China’s real estate uncertainties persist, fueling market anxiety

Listings of apartments for sale at a real estate office in Shanghai, China on Monday, August 30th, 2021.

Qilai Shen | Bloomberg | Getty Images

BEIJING – Wild swings in Chinese real estate stocks and bonds keep investors on their toes – these headlines could cause the sector’s troubles to affect the rest of the economy, S&P Global Ratings says.

While Evergrande stock’s plunge has subsided, volatility has continued in other Chinese real estate companies this month.

On Thursday, Kaisa stock rose 20% briefly after it was revealed it could stave off a default. On the same day, a Shanghai-traded bond from developer Shimao plunged 30%, reminiscent of a sharp sell-off in the company’s bonds earlier this month.

“Headlines can hit the mood and spark contagion,” said Charles Chang, senior director and country leader for Greater China for corporate ratings at S&P Global Ratings, in a report earlier this month.

The risk Chang pointed out is that news of default, or even the possibility of default, could deter Chinese homebuyers. And this drying up of demand would drive the construction companies out of business along with the construction companies and other suppliers who work with them.

The consensus among economists is that the housing slump will be contained as it is being driven by a top-down government decision to limit reliance on real estate debt. The People’s Bank of China recapitulated this view in mid-October, naming Evergrande a unique case and confirming the general health of the real estate sector.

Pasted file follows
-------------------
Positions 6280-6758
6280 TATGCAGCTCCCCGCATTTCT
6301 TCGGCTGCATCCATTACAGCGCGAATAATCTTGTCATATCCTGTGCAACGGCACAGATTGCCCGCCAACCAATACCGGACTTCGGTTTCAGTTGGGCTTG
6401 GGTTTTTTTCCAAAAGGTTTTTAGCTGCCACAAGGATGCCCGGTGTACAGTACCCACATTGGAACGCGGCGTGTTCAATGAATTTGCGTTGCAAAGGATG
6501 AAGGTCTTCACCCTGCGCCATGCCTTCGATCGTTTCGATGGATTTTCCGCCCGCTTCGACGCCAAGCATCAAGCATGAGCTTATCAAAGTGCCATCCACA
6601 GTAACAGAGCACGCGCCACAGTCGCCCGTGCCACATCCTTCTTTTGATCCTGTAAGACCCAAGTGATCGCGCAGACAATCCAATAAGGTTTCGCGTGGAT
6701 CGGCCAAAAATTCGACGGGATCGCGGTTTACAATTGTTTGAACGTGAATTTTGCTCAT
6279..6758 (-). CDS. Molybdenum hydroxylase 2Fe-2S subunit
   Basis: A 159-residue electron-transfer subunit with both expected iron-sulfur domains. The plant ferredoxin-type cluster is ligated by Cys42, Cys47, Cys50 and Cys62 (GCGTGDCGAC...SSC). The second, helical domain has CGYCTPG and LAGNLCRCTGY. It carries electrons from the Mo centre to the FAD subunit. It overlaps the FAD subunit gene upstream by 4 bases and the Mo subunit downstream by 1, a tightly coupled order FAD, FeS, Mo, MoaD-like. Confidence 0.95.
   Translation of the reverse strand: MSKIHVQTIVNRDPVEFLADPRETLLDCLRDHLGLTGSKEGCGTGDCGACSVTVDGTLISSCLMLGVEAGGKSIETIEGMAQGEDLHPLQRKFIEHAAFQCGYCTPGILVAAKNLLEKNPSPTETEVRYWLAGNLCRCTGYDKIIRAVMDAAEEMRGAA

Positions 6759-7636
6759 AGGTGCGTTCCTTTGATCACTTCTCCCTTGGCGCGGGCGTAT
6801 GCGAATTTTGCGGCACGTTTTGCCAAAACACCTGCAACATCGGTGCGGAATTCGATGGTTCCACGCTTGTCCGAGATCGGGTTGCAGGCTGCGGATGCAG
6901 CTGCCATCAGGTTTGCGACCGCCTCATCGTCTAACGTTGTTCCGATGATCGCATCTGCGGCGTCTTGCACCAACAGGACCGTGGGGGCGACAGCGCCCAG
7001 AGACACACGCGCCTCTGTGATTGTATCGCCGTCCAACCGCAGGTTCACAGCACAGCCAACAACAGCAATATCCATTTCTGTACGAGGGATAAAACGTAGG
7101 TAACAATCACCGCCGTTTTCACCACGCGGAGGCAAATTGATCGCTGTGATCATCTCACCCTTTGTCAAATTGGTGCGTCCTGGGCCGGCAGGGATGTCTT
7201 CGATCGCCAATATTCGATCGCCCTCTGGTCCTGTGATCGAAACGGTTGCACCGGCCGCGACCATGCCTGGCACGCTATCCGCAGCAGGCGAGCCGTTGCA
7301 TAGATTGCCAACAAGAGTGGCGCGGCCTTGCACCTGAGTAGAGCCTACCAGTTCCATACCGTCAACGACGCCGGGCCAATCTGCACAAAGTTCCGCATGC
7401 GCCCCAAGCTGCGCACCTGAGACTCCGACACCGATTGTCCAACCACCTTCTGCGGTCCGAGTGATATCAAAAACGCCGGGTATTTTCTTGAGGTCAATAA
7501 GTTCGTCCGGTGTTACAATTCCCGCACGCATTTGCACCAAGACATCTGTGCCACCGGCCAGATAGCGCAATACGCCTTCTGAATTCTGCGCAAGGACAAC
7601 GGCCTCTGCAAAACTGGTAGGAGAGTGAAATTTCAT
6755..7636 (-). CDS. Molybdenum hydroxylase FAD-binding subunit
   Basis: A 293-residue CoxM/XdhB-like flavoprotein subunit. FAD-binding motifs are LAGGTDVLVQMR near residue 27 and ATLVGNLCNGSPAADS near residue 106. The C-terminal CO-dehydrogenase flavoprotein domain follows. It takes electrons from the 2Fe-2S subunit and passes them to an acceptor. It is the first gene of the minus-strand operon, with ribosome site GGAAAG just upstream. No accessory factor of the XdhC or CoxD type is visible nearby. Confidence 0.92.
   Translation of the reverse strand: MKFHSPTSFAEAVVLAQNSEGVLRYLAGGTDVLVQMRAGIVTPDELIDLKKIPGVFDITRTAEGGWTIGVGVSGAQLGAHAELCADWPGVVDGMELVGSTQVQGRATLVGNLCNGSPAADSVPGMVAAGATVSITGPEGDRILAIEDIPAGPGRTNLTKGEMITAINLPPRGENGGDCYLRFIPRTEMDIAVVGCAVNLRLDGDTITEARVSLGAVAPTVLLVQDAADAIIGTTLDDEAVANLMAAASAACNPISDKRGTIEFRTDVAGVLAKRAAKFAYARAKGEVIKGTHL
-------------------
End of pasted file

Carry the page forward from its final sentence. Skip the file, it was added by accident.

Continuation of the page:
But investors are increasingly concerned about how Beijing’s raid would actually end. News of the default of a much smaller developer, Fantasia, and growing funding problems among other developers began to worsen a sharp sell-off.

I’m not entirely sure regulators and authorities understand the damage this is doing to the offshore market as many investors are not going to return.

Jennifer James

Janus Henderson investors

The Markit iBoxx index for Chinese high-yield real estate bonds holds on to monthly gains after a few weeks of volatile, including a decline of nearly 18% in October and a decline of almost 11% in September.

“It’s a really tough time for investors right now, probably more bond than equity investors, because what we are really seeing is political change that is happening in real time,” said Jennifer James, portfolio manager and leading emerging markets analyst for Janus Henderson Investors , CNBC announced earlier this month.

Worse still for overseas institutional investors, who are usually more comfortable with detailed messages from corporations and policymakers, China’s system tends to rely more on broad-based government statements and cautious corporate disclosures.

This lack of clarity has been a long-standing problem with investing in assets related to China.

Investors left in the dark

Instead of making announcements to companies during the worst sell-off earlier this month, James said she often learned how they were doing days or weeks later through news reports. This includes meetings with the government.

“I’m not entirely sure regulators and regulators understand the damage this is doing to the offshore market as many investors will not be returning,” said James.